Badenoch, Athole (Atholl), Killiecranky (Killiecrankie)
Raise the vassals of the Gordon territory - in the vale of Spey. 129
Six companies of the Laird of Grant's militia. 130 Balloch Castle
July 1, 1690. Battle of the Boyne. King James lost Ireland. 132.
1701 James II died at St. Germains. 162
August 1, 1714. Queen Anne cited. page 166.
It now remained for him either to fall back up on Inverness, or to march down Strathspey. In the former case, he would preserve an important post, which could afford lodging to his men; but was exposed to the risk of being shut up by Dundee from all supplies, and prevented from forming junction with Colonel Ramsay. In the latter case, he would lose an important post, but might have the compensatory advantages of keeping Dundee away from the Duke of Gordons country, of protecting that of the Laird of Grant, who was now with him, a valuable auxiliary, and of being able to communicate with his detachments in the south by the way of Angus. Out of two possible evils, he says in his Memoirs, he chose the last and least apparent— to move down Strathspey. (page 56)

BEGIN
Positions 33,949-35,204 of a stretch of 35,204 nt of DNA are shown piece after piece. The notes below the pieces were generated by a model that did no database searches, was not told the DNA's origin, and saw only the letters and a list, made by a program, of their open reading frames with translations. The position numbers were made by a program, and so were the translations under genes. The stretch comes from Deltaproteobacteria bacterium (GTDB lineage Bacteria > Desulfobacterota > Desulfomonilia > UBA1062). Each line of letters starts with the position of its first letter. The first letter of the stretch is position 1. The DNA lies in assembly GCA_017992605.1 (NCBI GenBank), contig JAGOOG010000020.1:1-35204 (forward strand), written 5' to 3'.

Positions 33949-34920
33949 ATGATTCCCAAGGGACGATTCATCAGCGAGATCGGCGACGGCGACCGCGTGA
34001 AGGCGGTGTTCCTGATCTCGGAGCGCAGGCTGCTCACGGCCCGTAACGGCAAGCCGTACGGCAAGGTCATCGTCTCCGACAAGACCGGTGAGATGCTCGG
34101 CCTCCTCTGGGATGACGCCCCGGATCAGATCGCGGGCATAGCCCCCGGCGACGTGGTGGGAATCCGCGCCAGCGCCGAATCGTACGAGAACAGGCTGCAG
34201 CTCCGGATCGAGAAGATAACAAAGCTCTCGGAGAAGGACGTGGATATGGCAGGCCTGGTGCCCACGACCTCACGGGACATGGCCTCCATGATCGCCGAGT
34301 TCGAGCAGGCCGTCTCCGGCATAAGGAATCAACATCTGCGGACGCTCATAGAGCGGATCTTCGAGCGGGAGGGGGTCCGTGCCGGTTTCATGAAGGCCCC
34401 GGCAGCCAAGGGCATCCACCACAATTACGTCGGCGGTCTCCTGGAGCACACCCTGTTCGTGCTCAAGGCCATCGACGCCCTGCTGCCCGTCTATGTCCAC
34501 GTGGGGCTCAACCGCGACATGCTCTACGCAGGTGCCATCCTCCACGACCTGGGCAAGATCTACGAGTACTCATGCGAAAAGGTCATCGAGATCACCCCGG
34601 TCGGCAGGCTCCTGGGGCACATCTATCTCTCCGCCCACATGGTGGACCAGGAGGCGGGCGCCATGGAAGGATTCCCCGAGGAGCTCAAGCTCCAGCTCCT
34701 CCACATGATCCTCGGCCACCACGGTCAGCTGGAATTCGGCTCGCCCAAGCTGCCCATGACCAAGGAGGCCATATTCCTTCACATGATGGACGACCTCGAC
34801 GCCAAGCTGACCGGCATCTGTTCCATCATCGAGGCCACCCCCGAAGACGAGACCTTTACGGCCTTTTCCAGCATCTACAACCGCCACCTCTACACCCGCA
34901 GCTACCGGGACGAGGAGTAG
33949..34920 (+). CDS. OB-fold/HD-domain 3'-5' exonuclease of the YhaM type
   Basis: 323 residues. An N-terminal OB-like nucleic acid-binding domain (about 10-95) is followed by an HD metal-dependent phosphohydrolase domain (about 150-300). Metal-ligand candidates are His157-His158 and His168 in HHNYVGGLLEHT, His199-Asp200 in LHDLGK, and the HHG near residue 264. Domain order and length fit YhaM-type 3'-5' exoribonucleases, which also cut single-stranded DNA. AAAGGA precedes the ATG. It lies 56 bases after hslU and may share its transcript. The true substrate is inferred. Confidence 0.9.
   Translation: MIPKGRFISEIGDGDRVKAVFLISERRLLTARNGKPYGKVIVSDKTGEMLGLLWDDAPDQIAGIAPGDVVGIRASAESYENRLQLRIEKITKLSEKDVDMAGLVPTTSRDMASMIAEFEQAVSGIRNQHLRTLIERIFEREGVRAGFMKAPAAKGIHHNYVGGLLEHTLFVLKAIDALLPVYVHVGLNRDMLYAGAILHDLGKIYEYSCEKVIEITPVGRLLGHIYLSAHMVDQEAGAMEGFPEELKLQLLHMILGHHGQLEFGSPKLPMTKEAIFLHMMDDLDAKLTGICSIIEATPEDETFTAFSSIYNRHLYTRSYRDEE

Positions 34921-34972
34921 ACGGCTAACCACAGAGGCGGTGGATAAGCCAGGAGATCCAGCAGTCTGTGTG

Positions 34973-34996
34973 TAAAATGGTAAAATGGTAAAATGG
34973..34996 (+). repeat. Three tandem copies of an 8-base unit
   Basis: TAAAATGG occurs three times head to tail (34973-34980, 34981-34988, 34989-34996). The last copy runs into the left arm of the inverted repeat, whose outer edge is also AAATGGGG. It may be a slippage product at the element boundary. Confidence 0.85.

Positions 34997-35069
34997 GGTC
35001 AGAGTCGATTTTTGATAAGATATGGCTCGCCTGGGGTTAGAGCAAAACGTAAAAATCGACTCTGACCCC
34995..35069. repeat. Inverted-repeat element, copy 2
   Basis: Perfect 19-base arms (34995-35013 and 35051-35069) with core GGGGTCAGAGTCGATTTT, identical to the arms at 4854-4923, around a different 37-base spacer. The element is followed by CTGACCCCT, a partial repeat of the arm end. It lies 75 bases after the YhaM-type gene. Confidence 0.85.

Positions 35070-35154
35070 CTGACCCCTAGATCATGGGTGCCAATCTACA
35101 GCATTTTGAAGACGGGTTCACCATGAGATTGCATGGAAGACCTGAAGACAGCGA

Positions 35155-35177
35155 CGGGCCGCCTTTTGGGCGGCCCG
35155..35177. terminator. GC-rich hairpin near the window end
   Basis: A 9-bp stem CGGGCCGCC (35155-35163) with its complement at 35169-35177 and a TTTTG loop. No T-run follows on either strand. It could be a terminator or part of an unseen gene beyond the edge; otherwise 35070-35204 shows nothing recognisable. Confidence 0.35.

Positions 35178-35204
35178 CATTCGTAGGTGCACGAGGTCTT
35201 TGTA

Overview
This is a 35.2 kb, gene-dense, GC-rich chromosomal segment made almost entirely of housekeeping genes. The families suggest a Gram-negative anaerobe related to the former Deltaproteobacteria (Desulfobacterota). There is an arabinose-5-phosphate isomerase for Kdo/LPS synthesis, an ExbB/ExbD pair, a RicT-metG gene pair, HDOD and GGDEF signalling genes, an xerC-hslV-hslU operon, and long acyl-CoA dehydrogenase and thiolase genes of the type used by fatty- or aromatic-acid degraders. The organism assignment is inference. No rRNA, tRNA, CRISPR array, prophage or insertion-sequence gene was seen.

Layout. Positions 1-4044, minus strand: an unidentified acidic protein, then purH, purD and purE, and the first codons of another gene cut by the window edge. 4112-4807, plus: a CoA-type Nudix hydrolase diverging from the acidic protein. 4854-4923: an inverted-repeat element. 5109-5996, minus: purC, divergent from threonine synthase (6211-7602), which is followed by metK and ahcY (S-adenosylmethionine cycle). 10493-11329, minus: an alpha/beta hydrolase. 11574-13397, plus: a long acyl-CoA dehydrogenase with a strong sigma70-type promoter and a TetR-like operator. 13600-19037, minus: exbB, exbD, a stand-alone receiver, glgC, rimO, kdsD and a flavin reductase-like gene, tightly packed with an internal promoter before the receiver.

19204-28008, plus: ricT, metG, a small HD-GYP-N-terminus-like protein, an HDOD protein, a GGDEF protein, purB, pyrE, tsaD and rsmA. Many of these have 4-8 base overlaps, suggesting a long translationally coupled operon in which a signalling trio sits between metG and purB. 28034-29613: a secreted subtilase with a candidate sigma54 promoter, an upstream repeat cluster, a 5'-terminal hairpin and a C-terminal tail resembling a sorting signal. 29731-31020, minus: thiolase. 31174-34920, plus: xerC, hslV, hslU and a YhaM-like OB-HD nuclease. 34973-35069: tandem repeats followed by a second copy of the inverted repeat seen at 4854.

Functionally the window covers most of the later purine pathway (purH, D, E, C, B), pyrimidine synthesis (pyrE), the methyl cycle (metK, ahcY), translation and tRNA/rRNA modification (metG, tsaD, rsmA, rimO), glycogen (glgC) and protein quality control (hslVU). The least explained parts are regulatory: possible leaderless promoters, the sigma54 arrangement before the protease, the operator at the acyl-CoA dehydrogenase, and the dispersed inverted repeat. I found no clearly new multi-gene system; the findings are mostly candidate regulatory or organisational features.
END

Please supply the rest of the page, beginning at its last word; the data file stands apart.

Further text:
Mackay now judged it expedient to pitch himself in some situation where he could wait in security till he was joined by the portions of his army at present in the south. He chose a place called Colmnakill, about six miles farther down the Spey, where a tributary stream, debouching into that river, gave him protection on one side, while the river itself covered his rear, and where a summer lodge belonging to the Laird of Grant offered him at once lodging and provision. When he had fairly pitched himself, he selected a dozen of the tenants of the Laird of Grant, to act as intelligencers between his camp and that of the enemy. And he at the same time sent another of the Laird's tenants, an experienced and trust-worthy person, to hasten the march of his detachments out of Angus* Here he was soon gratified by the junction of the two troops of Sir Thomas Livingston's regiment of dragoons, who had hitherto lain at Dundee. (page 57 ?)